Thread: BFAST published
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Old 11-11-2009, 12:26 PM   #5
Nils Homer
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Originally Posted by lh3 View Post
I did not read into details, but something is a little bit odd in Figure 3. How can bowtie and bwa produce wrong alignments even if the read can be perfectly mapped? For perfectly aligned reads, both of them should always give correct results. Also note that 6% error is really a lot. If an aligner was that bad, it would not survive these days. Nonetheless, I agree that the performance of bwa degrades with higher error/mutation rate.
What panel are you looking at (sensitivity or false mapping)? Obviously the sensitivity cannot be 100% due to the repetitiveness of the human genome. For false-mapping, with no errors I don't see a >0% false mapping rate in Figure 3.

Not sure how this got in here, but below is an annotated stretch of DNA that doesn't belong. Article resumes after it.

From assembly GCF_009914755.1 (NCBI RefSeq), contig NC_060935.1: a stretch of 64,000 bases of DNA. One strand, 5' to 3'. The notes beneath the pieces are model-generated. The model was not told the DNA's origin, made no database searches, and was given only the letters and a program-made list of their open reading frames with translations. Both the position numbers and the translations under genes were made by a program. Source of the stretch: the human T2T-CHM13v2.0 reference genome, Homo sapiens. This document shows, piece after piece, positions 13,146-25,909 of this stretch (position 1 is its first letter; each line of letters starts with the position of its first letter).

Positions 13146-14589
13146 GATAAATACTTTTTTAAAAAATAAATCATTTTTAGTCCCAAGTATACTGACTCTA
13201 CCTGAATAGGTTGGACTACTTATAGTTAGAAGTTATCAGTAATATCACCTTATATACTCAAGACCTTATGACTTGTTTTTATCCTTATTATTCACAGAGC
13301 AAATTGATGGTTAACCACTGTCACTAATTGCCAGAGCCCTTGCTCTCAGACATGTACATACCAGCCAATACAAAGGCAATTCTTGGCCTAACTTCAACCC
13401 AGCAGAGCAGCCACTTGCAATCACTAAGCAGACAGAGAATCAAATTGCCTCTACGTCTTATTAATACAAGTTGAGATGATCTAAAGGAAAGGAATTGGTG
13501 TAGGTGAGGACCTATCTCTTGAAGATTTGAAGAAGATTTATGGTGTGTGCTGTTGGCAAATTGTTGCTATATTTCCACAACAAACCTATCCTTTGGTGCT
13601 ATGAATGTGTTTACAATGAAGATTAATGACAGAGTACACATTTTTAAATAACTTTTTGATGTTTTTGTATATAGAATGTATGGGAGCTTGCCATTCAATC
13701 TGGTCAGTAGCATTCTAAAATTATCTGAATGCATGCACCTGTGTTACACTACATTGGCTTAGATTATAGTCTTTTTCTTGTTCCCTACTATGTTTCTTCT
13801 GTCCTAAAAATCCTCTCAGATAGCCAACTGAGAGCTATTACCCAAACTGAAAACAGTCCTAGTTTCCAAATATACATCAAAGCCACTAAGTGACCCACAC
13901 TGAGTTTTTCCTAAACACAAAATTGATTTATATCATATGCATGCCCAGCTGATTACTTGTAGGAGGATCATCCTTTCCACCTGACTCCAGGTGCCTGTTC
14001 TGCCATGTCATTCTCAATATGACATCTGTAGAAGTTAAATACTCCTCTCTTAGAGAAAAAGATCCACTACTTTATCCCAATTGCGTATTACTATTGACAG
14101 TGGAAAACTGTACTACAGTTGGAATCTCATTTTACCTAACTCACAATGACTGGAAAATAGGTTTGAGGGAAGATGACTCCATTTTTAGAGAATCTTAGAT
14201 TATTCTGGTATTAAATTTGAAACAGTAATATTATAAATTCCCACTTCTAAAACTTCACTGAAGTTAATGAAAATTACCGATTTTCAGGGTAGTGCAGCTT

In SNP calling given short reads, alignment global to reads has some advantage. Suppose the 3rd base in a read is a true mutation. Local alignment will clip the read and as a result you see more reads having the reference allele than having the non-reference allele, which leads to strong reference bias. To alleviate this bias, we need to postprocess local alignments.
We don't clip the reads. The "local alignment" we use is a global alignment to a window the candidate location. In other words, we enforce that the entire read must align to some subset of bases in the reference.
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